When businesses harness Montana’s wind energy, private landowners, local and state governments and workers share the benefits.
More than a dozen wind farms scattered across Montana have a total electricity generating capacity of 647 megawatts. They represent $1.3 billion in capital investment, creation of 1,319 construction jobs and 86 permanent jobs. Together, they paid $5.4 million in taxes in 2010. By 2018, these same wind farms will be paying $8.9 million in property taxes as abatements expire.
Wind farms are helping Montana utilities, including NorthWestern Energy, meet a state law requirement that 15 percent of energy supplied will be from renewable sources by 2015. And recent wind contracts are keeping costs down for ratepayers.
Montana wind farms are producing energy at competitive prices. Their pricing reflects the federal Production Tax Credit that has boosted U.S. wind energy capacity from 1.5 gigawatts in 1992 to 45 gigawatts in 2011.
Despite that growth, wind still has a small slice of the U.S. energy market. By the end of last year, wind generated about 3 percent of the nation’s electricity supply, according to the Energy Information Administration.
The U.S. government has long subsidized domestic energy production. The production tax credit for wind utilities is part of that effort to ensure that business will produce the energy America needs at home.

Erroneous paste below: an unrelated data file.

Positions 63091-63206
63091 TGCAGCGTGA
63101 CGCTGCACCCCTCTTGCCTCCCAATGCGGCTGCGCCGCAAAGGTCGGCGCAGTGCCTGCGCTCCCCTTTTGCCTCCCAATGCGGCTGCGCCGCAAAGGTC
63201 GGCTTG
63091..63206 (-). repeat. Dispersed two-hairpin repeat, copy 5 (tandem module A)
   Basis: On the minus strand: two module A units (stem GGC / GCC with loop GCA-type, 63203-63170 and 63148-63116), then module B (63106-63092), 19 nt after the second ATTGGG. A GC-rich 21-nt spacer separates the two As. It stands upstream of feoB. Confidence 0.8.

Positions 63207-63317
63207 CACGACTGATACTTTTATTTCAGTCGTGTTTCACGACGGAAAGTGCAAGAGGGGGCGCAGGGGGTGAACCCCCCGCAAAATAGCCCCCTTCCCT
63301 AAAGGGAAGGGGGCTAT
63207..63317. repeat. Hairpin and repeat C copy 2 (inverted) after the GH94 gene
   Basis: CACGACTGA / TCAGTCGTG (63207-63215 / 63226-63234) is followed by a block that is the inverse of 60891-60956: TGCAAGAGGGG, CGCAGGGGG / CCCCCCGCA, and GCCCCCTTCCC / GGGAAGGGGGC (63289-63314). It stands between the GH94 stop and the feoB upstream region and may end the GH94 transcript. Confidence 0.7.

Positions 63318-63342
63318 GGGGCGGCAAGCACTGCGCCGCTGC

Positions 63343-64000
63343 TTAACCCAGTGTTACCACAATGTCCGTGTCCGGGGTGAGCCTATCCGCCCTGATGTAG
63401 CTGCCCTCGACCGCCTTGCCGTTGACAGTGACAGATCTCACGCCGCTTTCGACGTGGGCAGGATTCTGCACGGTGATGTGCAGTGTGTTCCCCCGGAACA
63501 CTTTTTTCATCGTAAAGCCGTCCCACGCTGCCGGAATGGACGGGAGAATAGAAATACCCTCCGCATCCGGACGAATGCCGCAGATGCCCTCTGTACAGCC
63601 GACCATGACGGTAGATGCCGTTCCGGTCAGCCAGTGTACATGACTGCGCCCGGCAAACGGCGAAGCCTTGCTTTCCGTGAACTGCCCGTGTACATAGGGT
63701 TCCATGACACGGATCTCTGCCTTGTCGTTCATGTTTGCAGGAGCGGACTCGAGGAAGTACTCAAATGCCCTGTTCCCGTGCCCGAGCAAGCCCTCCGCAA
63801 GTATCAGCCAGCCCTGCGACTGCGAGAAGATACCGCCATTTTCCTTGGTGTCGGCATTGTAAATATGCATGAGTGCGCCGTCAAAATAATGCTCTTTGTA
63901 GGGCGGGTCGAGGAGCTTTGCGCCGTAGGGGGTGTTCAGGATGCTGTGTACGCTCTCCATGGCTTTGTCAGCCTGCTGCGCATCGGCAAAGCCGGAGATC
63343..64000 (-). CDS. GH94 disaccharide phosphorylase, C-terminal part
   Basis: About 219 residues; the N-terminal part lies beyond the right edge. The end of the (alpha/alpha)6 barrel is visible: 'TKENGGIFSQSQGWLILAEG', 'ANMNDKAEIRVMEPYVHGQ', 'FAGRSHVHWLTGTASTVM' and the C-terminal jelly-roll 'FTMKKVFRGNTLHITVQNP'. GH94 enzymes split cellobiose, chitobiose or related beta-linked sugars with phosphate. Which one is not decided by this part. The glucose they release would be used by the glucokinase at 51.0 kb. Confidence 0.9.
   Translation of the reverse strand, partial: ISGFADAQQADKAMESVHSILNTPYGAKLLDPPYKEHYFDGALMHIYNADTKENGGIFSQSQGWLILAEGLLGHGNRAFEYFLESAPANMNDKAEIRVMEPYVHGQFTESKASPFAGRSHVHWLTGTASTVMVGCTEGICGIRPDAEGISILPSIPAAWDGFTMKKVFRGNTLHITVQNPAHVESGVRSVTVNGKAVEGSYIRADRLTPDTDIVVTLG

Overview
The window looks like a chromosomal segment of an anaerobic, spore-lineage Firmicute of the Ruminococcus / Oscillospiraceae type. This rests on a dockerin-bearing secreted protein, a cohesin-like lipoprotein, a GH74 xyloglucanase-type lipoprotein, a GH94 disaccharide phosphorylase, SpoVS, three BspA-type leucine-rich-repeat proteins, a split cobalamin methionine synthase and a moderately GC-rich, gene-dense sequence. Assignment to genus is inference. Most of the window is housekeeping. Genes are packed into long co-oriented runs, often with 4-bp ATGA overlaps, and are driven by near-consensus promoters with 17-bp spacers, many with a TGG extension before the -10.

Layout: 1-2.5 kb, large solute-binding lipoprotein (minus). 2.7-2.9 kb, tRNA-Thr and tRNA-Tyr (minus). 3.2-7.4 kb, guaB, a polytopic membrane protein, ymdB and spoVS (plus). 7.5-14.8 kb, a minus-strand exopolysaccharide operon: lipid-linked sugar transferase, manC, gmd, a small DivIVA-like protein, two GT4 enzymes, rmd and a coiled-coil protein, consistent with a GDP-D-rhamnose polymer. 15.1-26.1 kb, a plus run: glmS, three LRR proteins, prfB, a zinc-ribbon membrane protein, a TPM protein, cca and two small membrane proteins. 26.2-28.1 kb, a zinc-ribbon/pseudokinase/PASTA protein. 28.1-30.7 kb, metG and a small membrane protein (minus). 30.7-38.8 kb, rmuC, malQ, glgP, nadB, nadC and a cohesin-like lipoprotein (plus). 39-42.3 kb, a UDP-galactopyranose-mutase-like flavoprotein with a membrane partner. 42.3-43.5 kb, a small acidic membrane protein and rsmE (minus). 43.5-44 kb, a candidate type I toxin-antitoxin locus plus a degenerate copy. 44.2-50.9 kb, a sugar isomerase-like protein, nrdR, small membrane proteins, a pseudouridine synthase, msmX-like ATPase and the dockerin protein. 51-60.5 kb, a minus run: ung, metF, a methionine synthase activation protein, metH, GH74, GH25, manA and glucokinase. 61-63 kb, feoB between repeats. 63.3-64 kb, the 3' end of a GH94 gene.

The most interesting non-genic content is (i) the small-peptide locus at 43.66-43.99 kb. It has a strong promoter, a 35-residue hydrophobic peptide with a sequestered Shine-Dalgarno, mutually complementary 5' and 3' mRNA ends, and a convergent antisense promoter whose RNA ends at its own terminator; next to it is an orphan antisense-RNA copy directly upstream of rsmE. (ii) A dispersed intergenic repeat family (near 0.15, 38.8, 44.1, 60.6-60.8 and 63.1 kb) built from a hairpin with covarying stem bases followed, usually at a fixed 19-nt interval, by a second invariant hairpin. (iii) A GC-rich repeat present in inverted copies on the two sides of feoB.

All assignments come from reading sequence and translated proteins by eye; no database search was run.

The tax credit spurred investment in recent years as wind technology has advanced and increased efficiency and productivity. However, the tax credit is scheduled to expire Dec. 31.
With no tax credit, Montana is unlikely to see more new projects like the Musselshell Wind Farm, two 10-megawatt projects which started construction last month near Shawmut. The credit will pay 2.2 cents per kilowatt generated by the wind farm for its first 10 years of operation.
Strong bipartisan support
Back in August, the Senate Finance Committee, chaired by Sen. Max Baucus, D-Mont., approved a tax bill that would extend the wind production credit until the end of 2013. (The committee bill also would have let other tax breaks expire.) Baucus’ partner in moving that legislation was none other that Sen. Orrin Hatch, R-Utah. The bill won bipartisan committee approval on a vote of 19 to 5. More recently, both Republic senators from Kansas and the state’s Republican governor have called on Congress to extend the wind production tax credit. Kansas is a windy state, and its leaders see the value in tapping that natural resource.
Montana ranks third among the states in wind energy potential. Most of that potential has yet to be tapped.
“Wind means income for our farmers and revenue for our schools and roads,” Baucus noted on his visit to the Mussellshell Wind Farm site. “It was the production tax credit that has helped finance wind farms across central Montana from Shelby to Judith Gap and now Shamut. And together those wind farms have supported 1,500 jobs and brought more than $1.5 billion investment to Montana.”
Dec. 31 deadline
Every member of the state’s congressional delegation has supported the wind production tax credit, including Sen. Jon Tester and Rep. Denny Rehberg.
We call on Montana’s delegation to champion the business tax credit that is putting money into our state in areas that don’t have a lot of other energy development. The production tax credit extension ought to be part of the year-end legislative deal.